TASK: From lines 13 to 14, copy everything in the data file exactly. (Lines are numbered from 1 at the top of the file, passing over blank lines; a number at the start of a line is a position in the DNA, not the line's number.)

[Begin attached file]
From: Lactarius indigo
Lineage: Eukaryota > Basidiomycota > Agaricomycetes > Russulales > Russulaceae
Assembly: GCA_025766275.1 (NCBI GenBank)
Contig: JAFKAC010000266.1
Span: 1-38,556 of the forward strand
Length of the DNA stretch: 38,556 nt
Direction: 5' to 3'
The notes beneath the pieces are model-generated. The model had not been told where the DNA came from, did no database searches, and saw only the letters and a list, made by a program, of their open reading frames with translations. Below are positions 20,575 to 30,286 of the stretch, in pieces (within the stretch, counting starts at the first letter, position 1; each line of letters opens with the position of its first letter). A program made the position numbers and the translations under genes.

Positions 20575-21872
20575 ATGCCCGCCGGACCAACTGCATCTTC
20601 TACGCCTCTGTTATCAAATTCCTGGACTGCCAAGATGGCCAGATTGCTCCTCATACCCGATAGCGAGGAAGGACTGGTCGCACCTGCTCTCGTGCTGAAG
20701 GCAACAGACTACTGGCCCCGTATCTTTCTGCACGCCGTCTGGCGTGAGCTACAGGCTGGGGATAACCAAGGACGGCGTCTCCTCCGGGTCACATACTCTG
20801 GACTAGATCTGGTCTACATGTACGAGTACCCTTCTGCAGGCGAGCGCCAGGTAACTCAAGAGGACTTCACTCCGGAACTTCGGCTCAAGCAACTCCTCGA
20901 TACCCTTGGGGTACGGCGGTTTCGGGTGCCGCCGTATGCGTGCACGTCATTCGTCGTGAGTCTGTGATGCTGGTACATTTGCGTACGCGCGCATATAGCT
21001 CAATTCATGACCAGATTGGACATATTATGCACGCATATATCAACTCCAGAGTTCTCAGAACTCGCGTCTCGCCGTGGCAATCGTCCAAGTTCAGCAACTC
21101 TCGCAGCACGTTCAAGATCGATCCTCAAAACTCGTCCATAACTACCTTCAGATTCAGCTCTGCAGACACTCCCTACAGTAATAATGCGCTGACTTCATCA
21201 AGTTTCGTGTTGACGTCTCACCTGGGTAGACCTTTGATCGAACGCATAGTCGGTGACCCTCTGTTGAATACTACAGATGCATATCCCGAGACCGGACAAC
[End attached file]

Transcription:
20801 GACTAGATCTGGTCTACATGTACGAGTACCCTTCTGCAGGCGAGCGCCAGGTAACTCAAGAGGACTTCACTCCGGAACTTCGGCTCAAGCAACTCCTCGA
20901 TACCCTTGGGGTACGGCGGTTTCGGGTGCCGCCGTATGCGTGCACGTCATTCGTCGTGAGTCTGTGATGCTGGTACATTTGCGTACGCGCGCATATAGCT